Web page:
Cheap Time’s Jeffrey Novak is a pop songwriter with the snarl of a grizzled punk and weirdo’s collection of curiosities. On “Pictures on a Screen,” all sides of Novak come to the forefront — A simple pop song at its core, it’s delivered with a cynic’s bite and backed by both the standard garage rock trio of guitar, bass, and drums and the not so common sounds of flute and accordion. My ears hear accordion, whether that button box is the real deal or a digital approximation of one, its presence adds to the jovial spirit its brothers in wild, the flute and moog, had already brought to the party. Novak’s latest, titled Lemon Kid, will be out 11.19 on Trouble in Mind Records.

Today’s second number was a recommendation by Steve Pfeffer of Hausfrau Records (and Pleasure Leftists, Homostupids) from the last time I stopped in his store at Gordon Square. Pfeffer shares my love of grimey, no-frills Rock ‘N’ Roll and always has a band or two to recommend. Half the recommendations end with, “Oh man, I picked that up a couple weeks ago and have been really digging it.” The other ones, like these knuckle-draggers in Modecai, have been living so far under the radar that they managed to evade the post everything and think about it later nature of modern rock websites.

Normally, I despise critics who label rockers as cavemen or knuckle-draggers (as I did above), but with Modecai, those adjectives of primitive man apply. Their approach to Rock ‘N’ Roll goes back to the days of sparsely attended shows at VFW halls where the sound was old and unbalanced. The vocals are two small. The guitars too big. It’s all out of whack, except for the fact that their true interpretation of the blues, with a lead shredder only half paying attention to the rest of the band as he focuses on his bullying and frazzled riffs, is as authentic as it gets. Listen to “Runner” and see what I mean. Moredcai’s newest album, College Rock, is out now on Richie Records.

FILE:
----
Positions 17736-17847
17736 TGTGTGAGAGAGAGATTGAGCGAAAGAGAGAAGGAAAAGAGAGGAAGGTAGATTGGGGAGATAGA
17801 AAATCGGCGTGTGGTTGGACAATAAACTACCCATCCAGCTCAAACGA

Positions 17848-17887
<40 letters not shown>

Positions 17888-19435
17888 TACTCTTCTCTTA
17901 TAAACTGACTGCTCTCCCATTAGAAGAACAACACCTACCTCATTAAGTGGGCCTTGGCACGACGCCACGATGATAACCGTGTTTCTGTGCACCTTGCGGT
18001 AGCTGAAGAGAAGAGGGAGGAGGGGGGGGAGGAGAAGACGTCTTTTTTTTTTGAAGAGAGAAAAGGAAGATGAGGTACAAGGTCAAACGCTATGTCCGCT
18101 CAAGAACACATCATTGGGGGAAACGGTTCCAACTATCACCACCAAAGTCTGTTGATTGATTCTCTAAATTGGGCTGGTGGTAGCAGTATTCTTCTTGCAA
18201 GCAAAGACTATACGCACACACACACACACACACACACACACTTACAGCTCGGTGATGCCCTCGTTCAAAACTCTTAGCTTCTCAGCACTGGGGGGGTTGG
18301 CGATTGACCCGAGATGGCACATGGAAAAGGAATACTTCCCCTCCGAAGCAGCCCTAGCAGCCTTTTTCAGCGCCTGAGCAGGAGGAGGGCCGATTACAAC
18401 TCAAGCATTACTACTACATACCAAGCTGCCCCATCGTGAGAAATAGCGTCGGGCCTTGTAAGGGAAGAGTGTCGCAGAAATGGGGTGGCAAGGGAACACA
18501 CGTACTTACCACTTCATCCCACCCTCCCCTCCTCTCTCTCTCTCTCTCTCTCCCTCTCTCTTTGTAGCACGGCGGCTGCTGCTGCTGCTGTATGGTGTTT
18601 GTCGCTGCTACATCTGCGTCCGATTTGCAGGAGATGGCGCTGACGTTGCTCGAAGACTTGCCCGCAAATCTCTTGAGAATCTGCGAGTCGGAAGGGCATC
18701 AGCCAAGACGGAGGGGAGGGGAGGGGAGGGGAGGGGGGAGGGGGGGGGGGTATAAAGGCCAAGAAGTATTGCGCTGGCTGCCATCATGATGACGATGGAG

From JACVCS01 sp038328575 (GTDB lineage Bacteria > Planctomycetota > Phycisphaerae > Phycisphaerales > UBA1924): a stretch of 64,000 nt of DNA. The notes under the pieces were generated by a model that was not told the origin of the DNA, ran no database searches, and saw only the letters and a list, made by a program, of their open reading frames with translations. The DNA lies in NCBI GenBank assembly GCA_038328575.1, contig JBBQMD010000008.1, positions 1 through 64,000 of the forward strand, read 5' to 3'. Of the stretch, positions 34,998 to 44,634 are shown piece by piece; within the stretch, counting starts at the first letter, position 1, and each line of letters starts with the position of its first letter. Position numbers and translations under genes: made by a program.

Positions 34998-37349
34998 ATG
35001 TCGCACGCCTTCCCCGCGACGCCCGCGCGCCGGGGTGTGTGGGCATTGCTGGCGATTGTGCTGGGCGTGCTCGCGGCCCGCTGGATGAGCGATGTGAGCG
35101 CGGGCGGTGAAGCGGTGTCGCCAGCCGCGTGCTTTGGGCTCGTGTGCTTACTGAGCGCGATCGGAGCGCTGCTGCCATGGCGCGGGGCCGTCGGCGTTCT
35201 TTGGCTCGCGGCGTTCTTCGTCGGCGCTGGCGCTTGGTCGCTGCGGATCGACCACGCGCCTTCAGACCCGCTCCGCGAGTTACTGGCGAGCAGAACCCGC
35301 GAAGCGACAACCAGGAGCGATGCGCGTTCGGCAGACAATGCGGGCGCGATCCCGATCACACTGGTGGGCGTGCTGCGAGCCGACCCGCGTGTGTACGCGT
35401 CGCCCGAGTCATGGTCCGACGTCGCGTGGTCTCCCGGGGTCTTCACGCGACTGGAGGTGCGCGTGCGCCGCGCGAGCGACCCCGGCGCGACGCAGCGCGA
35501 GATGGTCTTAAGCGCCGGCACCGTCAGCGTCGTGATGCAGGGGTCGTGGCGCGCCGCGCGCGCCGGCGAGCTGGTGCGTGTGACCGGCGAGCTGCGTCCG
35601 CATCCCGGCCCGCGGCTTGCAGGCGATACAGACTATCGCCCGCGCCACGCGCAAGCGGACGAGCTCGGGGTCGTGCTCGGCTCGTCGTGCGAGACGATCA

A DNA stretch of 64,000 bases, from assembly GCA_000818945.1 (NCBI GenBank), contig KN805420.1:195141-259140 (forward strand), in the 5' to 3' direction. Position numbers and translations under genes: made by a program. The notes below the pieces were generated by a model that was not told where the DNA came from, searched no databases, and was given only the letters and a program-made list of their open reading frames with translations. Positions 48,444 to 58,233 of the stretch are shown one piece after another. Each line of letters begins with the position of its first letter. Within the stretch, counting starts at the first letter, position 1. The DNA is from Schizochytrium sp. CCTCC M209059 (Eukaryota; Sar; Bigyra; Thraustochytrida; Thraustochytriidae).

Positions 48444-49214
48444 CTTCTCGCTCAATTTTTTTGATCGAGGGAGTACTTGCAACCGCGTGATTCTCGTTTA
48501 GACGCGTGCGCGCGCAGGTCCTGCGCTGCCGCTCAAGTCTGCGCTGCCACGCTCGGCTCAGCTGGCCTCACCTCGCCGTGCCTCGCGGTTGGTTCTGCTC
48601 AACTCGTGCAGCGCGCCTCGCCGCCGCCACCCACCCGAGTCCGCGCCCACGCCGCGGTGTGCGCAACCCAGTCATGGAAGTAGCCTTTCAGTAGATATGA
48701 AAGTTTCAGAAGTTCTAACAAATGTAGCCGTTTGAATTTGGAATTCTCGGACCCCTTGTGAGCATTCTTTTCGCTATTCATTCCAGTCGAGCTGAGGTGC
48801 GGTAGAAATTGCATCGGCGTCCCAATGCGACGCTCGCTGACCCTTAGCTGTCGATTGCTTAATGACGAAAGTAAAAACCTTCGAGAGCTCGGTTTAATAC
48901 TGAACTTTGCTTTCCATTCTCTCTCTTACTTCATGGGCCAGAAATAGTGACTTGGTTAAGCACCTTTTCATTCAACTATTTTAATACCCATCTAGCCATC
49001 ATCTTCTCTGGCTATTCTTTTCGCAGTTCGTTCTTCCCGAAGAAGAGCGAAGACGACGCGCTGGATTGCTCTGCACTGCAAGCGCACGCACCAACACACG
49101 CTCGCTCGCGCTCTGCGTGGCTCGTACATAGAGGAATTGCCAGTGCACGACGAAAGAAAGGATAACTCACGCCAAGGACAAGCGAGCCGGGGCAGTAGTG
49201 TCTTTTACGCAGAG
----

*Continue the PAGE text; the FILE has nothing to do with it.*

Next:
Let’s take a trip back to simpler times, when Mick Collins of The Dirtbombs wasn’t making tecnho records with his garage rock and he wasn’t making bubble gum pop records with his band, either. When he was with The Gories, he put himself at the forefront of the Detroit garage rock revival with deconstructionists a approach to Rock ‘N’ Roll. They may have only been two guitars, a drummer, and a band with more daring than skill, but their approach which stripped away the bullshit with clang, clatter, rhythm and melody, would strike the right chord in the late ’80s and on through today. Third Man Records’ forthcoming release, Shaw Records: Live in Detroit 5/27/88 is essential for those who were there, falsely remember being there, and those too young to have been there when The Gories were doing damage. “To Find Out” is but a taste of what’s in store for us on 11.26.

Purling Hiss’ “Paisley Dommage Pt. 3” is the 2nd preview track from Richie Records’ upcoming reissue of Paisley Montage (10.29) and those of you who came to Purling Hiss as the raging power trio heard on this Spring’s Water on Mars, may be in for a shock. On this track, Mike Polizze’s guitar work isn’t measured by the number of mega riffs he can pack into three minutes, but in the expansiveness of his tone. Here, with his agile finger picking set against the canned sounds of the seaside, he shares more in common with his Philadelphia neighbor, Kurt Vile, than anything in else in his back catalog. To be clear, this isn’t the deranged blues choogle of Birds of Maya, the art-damaged psychedelic rock of early Hiss releases, and certainly not power rock. It’s calm and serene and another example of why Polizze is one of modern rock’s most underrated axemen.

Photo of Jeffrey Novak by Brooke Powell